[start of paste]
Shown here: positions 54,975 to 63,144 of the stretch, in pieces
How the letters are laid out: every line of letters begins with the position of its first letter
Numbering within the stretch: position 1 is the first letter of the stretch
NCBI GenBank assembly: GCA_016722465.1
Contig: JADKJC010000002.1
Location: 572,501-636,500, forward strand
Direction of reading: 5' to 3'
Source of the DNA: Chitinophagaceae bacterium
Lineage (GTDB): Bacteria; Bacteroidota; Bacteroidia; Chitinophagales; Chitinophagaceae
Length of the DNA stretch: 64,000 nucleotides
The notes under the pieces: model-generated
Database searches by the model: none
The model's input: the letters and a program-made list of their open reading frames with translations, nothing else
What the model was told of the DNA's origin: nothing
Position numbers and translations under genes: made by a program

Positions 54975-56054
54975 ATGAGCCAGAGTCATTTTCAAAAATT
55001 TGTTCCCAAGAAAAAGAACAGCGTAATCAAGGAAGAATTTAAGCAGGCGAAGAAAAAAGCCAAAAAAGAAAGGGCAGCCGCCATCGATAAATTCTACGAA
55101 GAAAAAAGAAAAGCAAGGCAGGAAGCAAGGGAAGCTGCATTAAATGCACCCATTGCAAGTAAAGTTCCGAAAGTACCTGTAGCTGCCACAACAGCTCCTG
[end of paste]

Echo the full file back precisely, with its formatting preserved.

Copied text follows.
Shown here: positions 54,975 to 63,144 of the stretch, in pieces
How the letters are laid out: every line of letters begins with the position of its first letter
Numbering within the stretch: position 1 is the first letter of the stretch
NCBI GenBank assembly: GCA_016722465.1
Contig: JADKJC010000002.1
Location: 572,501-636,500, forward strand
Direction of reading: 5' to 3'
Source of the DNA: Chitinophagaceae bacterium
Lineage (GTDB): Bacteria; Bacteroidota; Bacteroidia; Chitinophagales; Chitinophagaceae
Length of the DNA stretch: 64,000 nucleotides
The notes under the pieces: model-generated
Database searches by the model: none
The model's input: the letters and a program-made list of their open reading frames with translations, nothing else
What the model was told of the DNA's origin: nothing
Position numbers and translations under genes: made by a program

Positions 54975-56054
54975 ATGAGCCAGAGTCATTTTCAAAAATT
55001 TGTTCCCAAGAAAAAGAACAGCGTAATCAAGGAAGAATTTAAGCAGGCGAAGAAAAAAGCCAAAAAAGAAAGGGCAGCCGCCATCGATAAATTCTACGAA
55101 GAAAAAAGAAAAGCAAGGCAGGAAGCAAGGGAAGCTGCATTAAATGCACCCATTGCAAGTAAAGTTCCGAAAGTACCTGTAGCTGCCACAACAGCTCCTG